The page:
Any reform in the fall must consider other means of financing, including the housing tax, says real estate advisers Colliers.
John Webber, the company’s head of business rates, said many cash-strapped councils were in talks with the government for a bailout or “funding guidelines” due to the loss of revenue during the pandemic. The twelve-month vacation at 100% business rates (April 2020 to March 2021) granted to the retail, hospitality and leisure sectors is said to have cost local government coffers between £ 11 billion and £ 12 billion sterling of revenue if the central government had not intervened. And as this tariff holiday has been extended by three months until the end of June, with new concessions for the following nine months, a new loss of income on professional tariffs is to be expected.
No wonder, then, says Webber, that the Local Government Association has warned ministers that any planned overhaul of the corporate pricing system must “recognize the importance of this revenue stream for funding key local services.”
In a normal year, corporate tariffs contribute to £ 26 billion net, which is collected and used by local authorities to pay for local services, including social care for adults and children, public health, fire and rescue services, highways and transport and garbage collection – all key services we don’t want to be without.
Yet, says Webber, £ 26 billion from this source alone is unsustainable. Almost a third of the total tariff bill is funded by the physical (bricks and mortar) retail sector (£ 7.6bn), although this sector has seen its shopping streets decimated in recent years . Many retailers are struggling to pay their bills now that vacation relief rates were capped at the end of June, due to the devastating impact of the pandemic and lockdowns on retail and hospitality businesses in Canada. over the past year. And at a basic level, current trade rates are just too high.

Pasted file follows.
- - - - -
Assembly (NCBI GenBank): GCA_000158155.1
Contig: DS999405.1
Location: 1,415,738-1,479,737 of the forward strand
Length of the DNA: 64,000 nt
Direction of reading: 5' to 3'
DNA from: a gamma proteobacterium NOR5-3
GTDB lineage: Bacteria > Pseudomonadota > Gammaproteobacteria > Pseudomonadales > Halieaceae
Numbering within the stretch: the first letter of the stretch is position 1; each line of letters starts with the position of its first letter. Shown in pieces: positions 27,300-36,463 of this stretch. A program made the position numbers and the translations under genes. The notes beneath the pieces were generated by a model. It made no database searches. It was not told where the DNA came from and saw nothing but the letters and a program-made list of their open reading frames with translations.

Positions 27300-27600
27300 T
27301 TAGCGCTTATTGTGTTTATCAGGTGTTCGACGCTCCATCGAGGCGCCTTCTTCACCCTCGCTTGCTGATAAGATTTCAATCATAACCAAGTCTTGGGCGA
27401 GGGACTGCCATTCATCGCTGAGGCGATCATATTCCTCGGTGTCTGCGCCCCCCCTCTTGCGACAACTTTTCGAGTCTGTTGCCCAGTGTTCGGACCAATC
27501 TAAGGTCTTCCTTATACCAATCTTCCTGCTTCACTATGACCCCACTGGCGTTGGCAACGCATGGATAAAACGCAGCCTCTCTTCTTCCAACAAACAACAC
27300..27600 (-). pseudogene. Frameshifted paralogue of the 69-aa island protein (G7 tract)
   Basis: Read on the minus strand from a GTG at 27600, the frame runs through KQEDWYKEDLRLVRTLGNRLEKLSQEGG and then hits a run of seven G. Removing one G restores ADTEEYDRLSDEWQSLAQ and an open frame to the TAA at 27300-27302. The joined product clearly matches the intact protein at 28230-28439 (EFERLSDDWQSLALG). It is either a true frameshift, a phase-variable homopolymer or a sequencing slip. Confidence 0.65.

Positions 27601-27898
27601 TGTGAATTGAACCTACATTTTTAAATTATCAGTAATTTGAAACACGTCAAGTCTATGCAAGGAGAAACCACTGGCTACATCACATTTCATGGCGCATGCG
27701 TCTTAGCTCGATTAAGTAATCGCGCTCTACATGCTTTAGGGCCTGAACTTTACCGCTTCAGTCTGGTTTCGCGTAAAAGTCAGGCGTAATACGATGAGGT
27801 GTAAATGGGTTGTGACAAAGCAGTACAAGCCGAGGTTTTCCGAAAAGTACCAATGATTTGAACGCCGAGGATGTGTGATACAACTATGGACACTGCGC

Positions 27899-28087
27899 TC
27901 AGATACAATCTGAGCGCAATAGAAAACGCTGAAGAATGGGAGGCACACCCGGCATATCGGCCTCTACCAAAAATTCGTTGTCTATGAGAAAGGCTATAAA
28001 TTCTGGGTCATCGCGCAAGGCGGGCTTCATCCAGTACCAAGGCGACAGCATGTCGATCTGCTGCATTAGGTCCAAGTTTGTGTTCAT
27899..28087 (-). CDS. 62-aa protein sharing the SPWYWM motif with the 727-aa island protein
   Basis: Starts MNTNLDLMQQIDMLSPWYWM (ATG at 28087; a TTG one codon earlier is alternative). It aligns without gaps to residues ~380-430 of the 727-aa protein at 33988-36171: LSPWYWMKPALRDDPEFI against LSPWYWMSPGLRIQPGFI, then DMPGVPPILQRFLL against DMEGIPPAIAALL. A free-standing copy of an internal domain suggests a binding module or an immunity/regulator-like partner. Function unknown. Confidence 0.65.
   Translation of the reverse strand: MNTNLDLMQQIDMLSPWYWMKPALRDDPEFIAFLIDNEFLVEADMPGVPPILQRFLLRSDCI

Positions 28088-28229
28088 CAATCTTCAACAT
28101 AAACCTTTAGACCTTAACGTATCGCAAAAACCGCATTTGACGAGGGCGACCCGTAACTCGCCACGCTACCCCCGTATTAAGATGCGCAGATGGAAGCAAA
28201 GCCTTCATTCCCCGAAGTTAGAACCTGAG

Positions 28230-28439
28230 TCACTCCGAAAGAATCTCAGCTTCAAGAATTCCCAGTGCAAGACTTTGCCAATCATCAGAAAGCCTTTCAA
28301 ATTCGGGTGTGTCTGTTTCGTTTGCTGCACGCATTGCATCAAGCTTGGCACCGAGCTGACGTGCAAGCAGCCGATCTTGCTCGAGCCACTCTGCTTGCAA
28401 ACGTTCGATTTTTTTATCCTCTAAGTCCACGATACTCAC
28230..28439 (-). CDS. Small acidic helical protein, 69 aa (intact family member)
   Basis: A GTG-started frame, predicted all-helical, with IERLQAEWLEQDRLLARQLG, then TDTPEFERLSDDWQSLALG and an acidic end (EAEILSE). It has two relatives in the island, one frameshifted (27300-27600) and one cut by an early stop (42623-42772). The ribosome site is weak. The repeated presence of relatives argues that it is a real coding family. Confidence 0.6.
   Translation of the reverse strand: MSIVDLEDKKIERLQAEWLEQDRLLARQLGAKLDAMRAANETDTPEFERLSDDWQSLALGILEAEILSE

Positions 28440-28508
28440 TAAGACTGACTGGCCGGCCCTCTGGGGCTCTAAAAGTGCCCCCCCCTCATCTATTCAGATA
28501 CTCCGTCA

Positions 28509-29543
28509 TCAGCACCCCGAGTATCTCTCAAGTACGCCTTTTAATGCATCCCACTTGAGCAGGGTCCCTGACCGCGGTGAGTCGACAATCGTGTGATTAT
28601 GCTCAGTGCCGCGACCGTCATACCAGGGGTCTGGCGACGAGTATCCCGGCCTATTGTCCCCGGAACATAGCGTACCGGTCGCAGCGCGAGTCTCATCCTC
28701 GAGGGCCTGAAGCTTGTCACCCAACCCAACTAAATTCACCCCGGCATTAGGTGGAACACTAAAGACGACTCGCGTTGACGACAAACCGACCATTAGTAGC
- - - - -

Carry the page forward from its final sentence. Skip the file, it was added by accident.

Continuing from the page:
As Webber explains, “Because four years have passed since the last reassessment in 2017, corporate rate bills are still tied to 2015 rental levels. Yet values have since fallen. In some parts of the country, we see retailers paying bills at higher rates than what they pay in rents because at least they can (and have been) negotiating with their landlords on rent payments. Recent government legislation – that it will not recognize any Covid-related rate calls due to a material change in circumstances – puts another nail in the coffin for any respite from the high bills that are coming in. “
Webber adds, “We have long been supporters of reforming corporate tariffs. The system in its current form is not sustainable. The 51 pence multiplier in the £ is too high and has created an effective tax of 50% plus taxes on commercial occupants, the relief system is outdated, the system is unfairly biased against the retail sector, Reassessments are too far apart to reflect correct rent levels and the appeals system is a disaster. It is essential that the government properly reform the system and examine other forms of revenue to ease the burden on corporate rates, before it completely roasts the goose that lays the golden eggs.